Contraception (also known as birth control or family planning) can be defined as any method used to prevent pregnancy. A person (or couple) who intends to have sex, but does not want to get pregnant can use a contraceptive. Some contraceptive methods, but not all, can also be used to prevent Sexually Transmitted Infection (STI).

People have the right to decide if and when they want to have children, as well as the person they want to start a family with. Contraceptive use enables many people to have greater control over their bodies, their relationships, and their broader social and economic lives. 

In the past, many men expected their partner to assume the entire responsibility for preventing pregnancy. Nowadays, many men share this responsibility by using male contraceptives; communicating with their partner before having sex; educating themself about different contraceptive methods; supporting their partner in using their contraceptive methods; abstaining from sex without contraception; among others.

For effective control over their own bodies and sexuality, young people need:

  • Access to quality information

  • Access to quality services and contraceptives

  • Support from partners and communities

  • Support of strong national health system

  • Supportive policies from the national government


It is important to note that though the term ‘family planning’ is widely used, often young people do not see themselves as ‘planning a family’. Thus the term contraception is less stigmatizing. 

Below we show you different contraceptive methods (there are many more) and demonstrates their effectiveness in preventing pregnancy. If you are using gender affirmative hormone therapy and you do not want to get pregnant, it is still a good idea to use contraceptives. To find more specific information please visit the family planning website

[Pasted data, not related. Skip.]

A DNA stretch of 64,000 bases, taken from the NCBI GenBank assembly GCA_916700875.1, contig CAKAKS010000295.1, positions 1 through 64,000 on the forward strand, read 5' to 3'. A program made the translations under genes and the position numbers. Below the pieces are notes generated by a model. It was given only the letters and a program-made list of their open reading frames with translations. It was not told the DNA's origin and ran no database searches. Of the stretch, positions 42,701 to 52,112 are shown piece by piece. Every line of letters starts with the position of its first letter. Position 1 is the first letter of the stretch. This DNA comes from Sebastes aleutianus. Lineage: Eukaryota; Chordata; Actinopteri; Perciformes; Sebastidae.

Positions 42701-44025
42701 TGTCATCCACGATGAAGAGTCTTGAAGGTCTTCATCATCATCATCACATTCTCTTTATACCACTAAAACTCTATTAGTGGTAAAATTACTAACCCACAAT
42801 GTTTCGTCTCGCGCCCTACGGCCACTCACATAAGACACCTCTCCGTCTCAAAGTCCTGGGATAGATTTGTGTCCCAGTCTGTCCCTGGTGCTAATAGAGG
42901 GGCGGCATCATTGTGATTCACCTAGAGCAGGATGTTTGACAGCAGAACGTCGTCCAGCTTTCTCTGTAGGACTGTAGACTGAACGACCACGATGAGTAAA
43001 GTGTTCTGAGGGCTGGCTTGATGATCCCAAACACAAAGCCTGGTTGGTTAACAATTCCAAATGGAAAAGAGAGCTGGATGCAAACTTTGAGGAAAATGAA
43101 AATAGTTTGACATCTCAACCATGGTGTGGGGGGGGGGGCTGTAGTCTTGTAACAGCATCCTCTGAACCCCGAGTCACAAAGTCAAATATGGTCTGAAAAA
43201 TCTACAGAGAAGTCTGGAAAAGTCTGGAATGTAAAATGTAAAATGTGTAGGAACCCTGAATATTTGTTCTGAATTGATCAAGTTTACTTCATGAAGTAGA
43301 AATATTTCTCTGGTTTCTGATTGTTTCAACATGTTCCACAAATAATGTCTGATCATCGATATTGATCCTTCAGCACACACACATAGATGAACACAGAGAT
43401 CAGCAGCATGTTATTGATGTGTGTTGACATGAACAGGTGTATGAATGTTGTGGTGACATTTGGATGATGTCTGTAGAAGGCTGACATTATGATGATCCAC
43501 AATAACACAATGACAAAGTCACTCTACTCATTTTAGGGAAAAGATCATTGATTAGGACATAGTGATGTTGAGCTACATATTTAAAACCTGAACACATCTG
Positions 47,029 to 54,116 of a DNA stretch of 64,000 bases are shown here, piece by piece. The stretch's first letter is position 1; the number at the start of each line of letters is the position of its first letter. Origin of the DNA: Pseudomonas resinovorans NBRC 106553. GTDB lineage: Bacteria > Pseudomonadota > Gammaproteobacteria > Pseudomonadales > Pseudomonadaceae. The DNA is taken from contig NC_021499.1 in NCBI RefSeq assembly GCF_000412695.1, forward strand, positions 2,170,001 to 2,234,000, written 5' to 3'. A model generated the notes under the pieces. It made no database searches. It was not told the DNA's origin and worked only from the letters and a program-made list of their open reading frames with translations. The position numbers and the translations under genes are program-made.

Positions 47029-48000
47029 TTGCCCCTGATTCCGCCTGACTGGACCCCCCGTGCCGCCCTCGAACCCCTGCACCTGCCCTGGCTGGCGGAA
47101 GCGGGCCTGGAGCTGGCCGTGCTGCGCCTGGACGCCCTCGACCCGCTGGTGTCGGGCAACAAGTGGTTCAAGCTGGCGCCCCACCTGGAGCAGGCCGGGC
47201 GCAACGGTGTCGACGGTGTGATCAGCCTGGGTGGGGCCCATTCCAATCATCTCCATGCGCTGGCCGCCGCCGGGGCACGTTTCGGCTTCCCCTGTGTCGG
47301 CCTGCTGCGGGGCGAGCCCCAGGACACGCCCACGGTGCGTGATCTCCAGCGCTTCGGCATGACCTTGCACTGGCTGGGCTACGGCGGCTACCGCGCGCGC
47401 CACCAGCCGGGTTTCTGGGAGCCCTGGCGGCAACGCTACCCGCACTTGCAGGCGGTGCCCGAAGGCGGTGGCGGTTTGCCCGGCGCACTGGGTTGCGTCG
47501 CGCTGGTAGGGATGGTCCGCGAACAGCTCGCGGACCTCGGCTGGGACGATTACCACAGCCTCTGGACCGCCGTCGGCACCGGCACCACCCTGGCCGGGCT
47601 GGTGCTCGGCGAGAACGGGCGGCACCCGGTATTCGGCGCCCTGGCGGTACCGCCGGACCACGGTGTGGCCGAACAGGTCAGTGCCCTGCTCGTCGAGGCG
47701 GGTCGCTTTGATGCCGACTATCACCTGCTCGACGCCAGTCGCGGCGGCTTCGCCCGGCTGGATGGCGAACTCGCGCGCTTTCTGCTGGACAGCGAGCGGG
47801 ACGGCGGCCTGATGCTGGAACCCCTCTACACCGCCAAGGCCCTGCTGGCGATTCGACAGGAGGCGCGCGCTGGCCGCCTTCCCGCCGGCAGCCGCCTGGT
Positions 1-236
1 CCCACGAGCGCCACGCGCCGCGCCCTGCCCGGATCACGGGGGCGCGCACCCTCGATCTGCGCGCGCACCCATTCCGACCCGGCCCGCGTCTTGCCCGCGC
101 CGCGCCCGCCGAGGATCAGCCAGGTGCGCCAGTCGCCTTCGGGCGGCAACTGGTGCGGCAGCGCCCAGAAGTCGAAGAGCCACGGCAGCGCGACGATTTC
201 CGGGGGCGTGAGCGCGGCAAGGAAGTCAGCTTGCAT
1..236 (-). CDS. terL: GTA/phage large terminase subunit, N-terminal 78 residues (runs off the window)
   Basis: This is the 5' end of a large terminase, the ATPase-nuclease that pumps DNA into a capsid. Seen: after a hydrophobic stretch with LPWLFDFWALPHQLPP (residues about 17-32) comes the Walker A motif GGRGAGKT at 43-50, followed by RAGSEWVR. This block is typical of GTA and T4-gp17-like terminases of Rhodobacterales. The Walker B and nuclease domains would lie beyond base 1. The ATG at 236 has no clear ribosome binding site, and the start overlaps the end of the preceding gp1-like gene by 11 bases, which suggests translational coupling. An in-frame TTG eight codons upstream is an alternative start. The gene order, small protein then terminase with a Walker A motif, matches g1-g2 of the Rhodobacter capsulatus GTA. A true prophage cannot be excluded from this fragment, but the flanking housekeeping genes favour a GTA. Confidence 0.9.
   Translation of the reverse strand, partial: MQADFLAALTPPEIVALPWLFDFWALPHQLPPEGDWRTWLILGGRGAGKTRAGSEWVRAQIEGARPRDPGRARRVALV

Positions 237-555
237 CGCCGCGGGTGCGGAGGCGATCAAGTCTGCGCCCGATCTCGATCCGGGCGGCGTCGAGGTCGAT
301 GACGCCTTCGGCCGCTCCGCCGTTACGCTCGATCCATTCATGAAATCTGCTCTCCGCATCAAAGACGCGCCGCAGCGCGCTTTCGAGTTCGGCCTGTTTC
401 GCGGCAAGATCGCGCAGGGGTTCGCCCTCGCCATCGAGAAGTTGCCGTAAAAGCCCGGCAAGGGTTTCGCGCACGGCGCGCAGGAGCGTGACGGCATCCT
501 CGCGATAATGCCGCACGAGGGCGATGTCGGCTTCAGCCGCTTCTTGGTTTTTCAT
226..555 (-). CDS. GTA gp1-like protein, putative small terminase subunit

Condom: a condom is generally the easiest and most accessible form of contraception used globally. There are male condoms (used by people with a penis) and female condoms (used by people with a vulva). They can be both bought in health centers, pharmacies, supermarkets and sometimes in public places from a machine. A condom, if used properly and during the whole intercourse, protects against pregnancy and also against STIs. 

Contraceptive pill (or oral contraceptives): People with a womb and ovaries, and women can take the pill daily for 3 weeks in a row to prevent ovulation (the release of an egg from the ovary) until the ‘stop week’ when they don’t take the pill and menstruation starts. After 7 days, they start taking the pill again, starting the cycle again. Pills can be obtained in health centers and pharmacies (usually with a prescription). This method only prevents pregnancy; it doesn’t prevent STIs. The contraceptive pill can have side effects, so please discuss them with your health center, pharmacy or doctor for you to make a well-informed decision. 

Contraceptive injection (or injectables): A hormonal injection for people with wombs and women to prevent pregnancy over one to three months. They are given in health centers. Just like other hormonal contraceptives, they don’t prevent the transmission of HIV and other STIs.

IUD (Intra-uterine device): The IUD (sometimes called coil or loop) is a small t-shaped device, containing either copper or levonorgestrel, placed inside the uterus (womb) by a professional health worker in a health center. It gives protection against pregnancy for 5 to 10 years; however, this method doesn’t prevent STIs.

Subdermal implants are thin tubes (with 1, 2 or 6 rods) which are inserted in the arm by a trained health worker and release hormones. Implants prevent pregnancy for five to six years. They do not prevent STIs.

Emergency contraception (sometimes known as morning after pill or plan B) is an oral contraceptive which can be used up to 72 hours after unprotected sexual intercourse. The emergency contraceptive pill does not replace regular contraception and should be taken as soon as possible after unprotected sex. It is furthermore not effective after you have started ovulation. It also does not prevent STIs.


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